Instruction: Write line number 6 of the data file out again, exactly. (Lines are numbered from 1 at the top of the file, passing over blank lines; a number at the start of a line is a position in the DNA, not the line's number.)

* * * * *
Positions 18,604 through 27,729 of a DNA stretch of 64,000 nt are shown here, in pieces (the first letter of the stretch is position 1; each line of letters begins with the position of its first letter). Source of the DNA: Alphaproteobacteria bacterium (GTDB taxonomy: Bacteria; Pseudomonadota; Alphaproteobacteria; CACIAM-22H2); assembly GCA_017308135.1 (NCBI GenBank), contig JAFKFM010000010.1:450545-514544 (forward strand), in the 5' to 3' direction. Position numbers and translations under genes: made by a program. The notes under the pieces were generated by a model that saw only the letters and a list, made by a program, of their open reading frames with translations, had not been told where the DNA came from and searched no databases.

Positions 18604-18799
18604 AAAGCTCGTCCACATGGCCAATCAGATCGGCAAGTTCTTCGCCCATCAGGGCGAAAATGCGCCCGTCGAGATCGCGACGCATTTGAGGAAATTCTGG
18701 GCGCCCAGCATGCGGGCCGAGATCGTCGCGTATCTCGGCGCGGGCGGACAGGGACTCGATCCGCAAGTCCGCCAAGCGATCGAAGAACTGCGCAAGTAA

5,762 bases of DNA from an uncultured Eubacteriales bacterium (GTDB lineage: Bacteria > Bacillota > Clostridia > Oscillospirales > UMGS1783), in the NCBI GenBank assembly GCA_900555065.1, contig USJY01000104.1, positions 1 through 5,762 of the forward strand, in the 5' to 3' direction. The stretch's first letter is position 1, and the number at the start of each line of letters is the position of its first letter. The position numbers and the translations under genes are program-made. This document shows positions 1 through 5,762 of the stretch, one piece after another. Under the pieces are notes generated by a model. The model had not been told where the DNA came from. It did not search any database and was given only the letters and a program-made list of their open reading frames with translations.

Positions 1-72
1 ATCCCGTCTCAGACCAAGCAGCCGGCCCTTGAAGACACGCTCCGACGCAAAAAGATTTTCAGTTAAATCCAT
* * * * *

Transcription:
Positions 1-72